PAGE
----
Today, the Department of Defense (“DoD”) published in the Federal Register a request for comments on risks in the supply chain for strategic and critical materials. DoD’s request stems from an Executive Order signed in February by President Biden, which directed the DoD and three other federal agencies to closely examine America’s supply chains in four critical industries.  Additional information concerning President Biden’s executive order and requests for comments on the supply chains for semiconductors and advanced packaging and high-capacity batteries are available here and here.

DoD’s report will include an update to an ongoing inquiry initiated by President Trump at the end of last year concerning imports of “critical minerals,” which include the following 35 minerals as identified by the Department of the Interior:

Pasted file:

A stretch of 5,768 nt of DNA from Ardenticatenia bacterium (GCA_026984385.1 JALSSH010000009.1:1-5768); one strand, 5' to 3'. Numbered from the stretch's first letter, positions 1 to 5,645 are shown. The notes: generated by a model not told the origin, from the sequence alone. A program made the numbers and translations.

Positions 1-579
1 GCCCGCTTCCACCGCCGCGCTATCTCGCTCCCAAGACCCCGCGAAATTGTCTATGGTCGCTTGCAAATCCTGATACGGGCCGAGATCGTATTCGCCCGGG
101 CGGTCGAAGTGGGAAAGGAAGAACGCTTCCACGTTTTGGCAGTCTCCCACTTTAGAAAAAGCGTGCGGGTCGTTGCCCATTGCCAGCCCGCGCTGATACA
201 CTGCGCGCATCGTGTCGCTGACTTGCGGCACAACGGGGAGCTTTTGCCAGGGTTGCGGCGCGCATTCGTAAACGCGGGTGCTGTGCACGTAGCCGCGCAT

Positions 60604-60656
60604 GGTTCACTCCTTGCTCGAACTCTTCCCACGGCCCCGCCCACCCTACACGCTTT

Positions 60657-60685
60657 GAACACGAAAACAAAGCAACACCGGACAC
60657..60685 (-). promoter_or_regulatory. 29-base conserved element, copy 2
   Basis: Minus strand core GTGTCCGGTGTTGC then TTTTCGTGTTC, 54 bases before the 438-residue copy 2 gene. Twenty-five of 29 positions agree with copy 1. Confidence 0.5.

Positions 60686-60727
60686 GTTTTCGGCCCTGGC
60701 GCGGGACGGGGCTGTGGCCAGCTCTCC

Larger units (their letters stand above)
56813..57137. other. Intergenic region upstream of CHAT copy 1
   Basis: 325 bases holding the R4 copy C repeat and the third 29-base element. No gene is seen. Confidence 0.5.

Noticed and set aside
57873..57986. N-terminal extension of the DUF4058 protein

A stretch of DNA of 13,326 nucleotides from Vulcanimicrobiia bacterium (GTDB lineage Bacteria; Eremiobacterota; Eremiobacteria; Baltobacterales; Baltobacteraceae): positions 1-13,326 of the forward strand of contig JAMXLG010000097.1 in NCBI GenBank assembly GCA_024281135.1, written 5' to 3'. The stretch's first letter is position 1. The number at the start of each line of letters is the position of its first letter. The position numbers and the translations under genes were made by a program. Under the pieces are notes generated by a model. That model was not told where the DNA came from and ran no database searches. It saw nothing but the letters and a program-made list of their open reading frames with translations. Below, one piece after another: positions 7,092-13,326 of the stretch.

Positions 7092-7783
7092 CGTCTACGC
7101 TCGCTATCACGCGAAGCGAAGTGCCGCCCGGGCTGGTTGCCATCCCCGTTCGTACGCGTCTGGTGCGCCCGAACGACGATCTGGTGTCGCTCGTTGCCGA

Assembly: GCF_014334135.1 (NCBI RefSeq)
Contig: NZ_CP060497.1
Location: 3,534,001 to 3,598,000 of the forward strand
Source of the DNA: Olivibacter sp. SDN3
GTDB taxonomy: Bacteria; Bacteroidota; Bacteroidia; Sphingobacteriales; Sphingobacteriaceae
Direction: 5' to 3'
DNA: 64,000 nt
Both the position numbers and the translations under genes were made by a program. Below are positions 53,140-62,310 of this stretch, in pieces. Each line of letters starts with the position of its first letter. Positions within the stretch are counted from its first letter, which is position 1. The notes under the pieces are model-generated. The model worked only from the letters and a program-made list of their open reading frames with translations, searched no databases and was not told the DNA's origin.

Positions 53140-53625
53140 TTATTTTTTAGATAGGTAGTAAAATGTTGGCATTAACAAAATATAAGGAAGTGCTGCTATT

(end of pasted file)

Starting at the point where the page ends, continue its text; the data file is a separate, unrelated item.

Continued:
Aluminum (bauxite), antimony, arsenic, barite, beryllium, bismuth, cesium, chromium, cobalt,  fluorspar, gallium, germanium, graphite (natural), hafnium, helium, indium, lithium, magnesium, manganese, niobium, platinum group metals, potash, the rare earth elements group, rhenium, rubidium, scandium, strontium, tantalum, tellurium, tin, titanium, tungsten, uranium, vanadium, and zirconium.

DoD’s request for comments will also focus on a broader range of critical materials so parties involved in defense-related supply chains with interests outside of the 35 identified critical minerals should consider submitting their views.

Like President Biden’s order, DoD’s request for comments signal’s a potentially broader approach to supply chains than the approach taken by President Trump.  In particular, DoD is specifically requesting comments and information related to “diversifying sources of supply for strategic and critical materials, including domestic sources and foreign allies / partners.”

All members of the supply chain, including consumers and producers of both upstream and downstream products, are encouraged to participate. The deadline to file comments is Wednesday, April 28, 2021.

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